State employees are being advised that effective immediately, they are prohibited from accessing their office webmail or other data on the state’s computer network from any “personal device,” including a personal computer, cell phone, or tablet. Employees will also be prohibited from doing any of their state business using a personal device, or storing any state data on a personal storage device, such as a thumb drive or portable hard drive.
The policy was described in a notice sent to employees in at least one state department this week, according to a copy made available to this site.
It isn’t clear how many state employees will be impacted, or whether the policies will apply to the University of Hawaii, which has outsourced its email to Google Mail and manages its own internal computer network. However, the new rules will obviously create a host of issues and problems for state workers in many types of jobs.
There is no indication whether there were any consultations with public employee unions that are normally very sensitive to administrative edicts that impact working conditions of their members.
Word about the dramatic new restrictions is trickling down from the office of State Chief Information Officer Sonny Bhagowalia, and were apparently approved earlier this month following several years of discussion by the Information Privacy and Security Council, which he chairs. However, there is no reference to the new policy or its justification on the website of the Office of Information and Management Technology, and recent agendas of the Information Privacy and Security Council contain no indication that such a dramatic policy shift was being considered.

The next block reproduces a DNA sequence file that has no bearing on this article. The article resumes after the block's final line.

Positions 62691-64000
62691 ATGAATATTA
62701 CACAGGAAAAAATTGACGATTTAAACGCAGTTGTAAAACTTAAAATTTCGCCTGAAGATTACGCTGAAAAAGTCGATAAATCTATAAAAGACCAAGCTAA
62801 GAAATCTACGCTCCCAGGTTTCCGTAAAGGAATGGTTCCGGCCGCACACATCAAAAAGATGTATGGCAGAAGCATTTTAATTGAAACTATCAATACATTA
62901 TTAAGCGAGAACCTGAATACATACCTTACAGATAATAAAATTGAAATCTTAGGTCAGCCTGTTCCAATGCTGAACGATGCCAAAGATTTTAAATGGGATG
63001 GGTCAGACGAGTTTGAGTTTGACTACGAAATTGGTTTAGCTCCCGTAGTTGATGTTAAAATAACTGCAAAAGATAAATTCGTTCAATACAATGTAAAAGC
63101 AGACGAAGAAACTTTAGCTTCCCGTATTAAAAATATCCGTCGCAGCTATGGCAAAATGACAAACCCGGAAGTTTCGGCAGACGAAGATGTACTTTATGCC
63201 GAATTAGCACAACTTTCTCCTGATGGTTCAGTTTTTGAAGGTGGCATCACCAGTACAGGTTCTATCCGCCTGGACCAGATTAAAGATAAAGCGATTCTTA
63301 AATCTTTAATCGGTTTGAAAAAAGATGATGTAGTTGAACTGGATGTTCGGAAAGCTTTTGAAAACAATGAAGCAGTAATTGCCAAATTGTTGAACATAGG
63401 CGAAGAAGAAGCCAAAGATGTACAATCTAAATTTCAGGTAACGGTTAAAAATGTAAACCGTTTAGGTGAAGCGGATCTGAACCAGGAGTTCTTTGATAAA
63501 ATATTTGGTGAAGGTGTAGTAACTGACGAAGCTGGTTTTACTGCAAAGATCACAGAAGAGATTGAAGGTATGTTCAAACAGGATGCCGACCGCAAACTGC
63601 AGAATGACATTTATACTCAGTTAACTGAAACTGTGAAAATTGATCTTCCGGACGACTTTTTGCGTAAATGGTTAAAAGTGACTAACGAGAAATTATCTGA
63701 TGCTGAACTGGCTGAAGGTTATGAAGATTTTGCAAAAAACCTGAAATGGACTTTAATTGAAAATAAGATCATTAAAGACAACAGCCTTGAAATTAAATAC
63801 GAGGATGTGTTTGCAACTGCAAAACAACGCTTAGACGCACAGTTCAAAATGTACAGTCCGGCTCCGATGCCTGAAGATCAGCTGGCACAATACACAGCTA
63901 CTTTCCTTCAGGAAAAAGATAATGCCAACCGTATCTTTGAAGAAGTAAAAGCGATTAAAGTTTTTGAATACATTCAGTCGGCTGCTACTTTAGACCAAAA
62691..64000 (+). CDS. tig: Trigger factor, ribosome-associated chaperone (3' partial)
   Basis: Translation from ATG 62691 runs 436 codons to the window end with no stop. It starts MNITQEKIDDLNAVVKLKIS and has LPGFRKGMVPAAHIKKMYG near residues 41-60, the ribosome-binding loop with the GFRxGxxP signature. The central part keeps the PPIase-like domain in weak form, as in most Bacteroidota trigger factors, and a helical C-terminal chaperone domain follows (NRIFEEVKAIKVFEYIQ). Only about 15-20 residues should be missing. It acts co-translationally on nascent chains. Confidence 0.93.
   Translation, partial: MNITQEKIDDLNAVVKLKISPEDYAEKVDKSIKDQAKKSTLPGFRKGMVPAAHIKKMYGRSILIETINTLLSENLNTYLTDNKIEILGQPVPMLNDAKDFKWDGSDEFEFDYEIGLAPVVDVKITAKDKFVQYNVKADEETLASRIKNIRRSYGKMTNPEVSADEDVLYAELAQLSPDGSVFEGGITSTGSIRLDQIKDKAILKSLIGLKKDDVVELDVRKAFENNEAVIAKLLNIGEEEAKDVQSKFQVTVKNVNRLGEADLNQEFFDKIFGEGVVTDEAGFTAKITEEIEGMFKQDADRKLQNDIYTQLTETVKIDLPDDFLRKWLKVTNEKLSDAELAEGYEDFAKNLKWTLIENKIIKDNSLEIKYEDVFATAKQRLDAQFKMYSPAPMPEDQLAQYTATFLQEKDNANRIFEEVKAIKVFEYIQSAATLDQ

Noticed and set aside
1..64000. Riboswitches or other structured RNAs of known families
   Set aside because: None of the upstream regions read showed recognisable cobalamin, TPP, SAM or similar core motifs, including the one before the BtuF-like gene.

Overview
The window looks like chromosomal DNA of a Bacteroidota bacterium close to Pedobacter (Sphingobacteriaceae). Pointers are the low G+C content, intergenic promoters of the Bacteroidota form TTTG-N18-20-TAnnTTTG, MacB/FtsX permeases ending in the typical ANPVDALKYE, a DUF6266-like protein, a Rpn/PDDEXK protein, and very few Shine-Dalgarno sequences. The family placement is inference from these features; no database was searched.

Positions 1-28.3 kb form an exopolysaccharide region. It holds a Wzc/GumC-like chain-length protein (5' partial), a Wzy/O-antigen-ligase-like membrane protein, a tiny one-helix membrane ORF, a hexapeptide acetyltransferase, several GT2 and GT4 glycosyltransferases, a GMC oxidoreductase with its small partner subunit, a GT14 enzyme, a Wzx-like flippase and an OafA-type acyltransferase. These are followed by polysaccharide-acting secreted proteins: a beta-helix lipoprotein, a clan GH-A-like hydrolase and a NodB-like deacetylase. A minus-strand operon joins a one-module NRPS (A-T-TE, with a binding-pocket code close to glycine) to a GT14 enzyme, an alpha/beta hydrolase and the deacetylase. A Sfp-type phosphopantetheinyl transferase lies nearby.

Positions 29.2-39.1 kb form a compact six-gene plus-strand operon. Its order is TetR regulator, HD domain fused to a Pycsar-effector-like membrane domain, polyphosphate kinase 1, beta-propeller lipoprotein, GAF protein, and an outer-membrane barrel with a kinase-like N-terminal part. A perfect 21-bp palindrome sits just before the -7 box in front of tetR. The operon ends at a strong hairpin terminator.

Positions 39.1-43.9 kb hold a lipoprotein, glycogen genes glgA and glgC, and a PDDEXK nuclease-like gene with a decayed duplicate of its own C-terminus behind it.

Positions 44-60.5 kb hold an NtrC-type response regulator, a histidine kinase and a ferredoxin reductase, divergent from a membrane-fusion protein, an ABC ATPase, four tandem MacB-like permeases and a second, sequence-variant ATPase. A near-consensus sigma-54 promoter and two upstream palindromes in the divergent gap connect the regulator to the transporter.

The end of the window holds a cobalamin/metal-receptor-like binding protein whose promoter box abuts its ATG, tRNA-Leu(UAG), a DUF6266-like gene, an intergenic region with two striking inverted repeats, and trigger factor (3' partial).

Bhagowalia’s office is reportedly still trying to come up with ways to allow employees to get work done while away from their offices. In the meantime, declaring the benefits of digital mobility off-limits to state employees can be expected to dramatically impact many jobs.
The policy change appears to be driven by two concerns. First, apparently any outside access to the state data network is thought to increase the risk of outside “computer attacks.” A second significant factor is fear of “electronic discovery,” or ediscovery, where internal documents are required to be disclosed to parties involved in civil lawsuits with the state. If emails are read or downloaded onto personal phones or computers, those devices can be searched for documents relevant to the litigation, making disclosure more likely, an idea that apparently strikes fear in the hearts of state administrators and lawyers.
One recent embarrassing example occurred in 2012, when emails and other correspondence were made public which suggested the office of the late Sen. Dan Inouye put political pressure on a state hearing officer presiding over a contested case involving the University of Hawaii’s push for a new solar telescope on Haleakala.
I’m sure we’ll be hearing a lot more about this as word of the new policy spreads.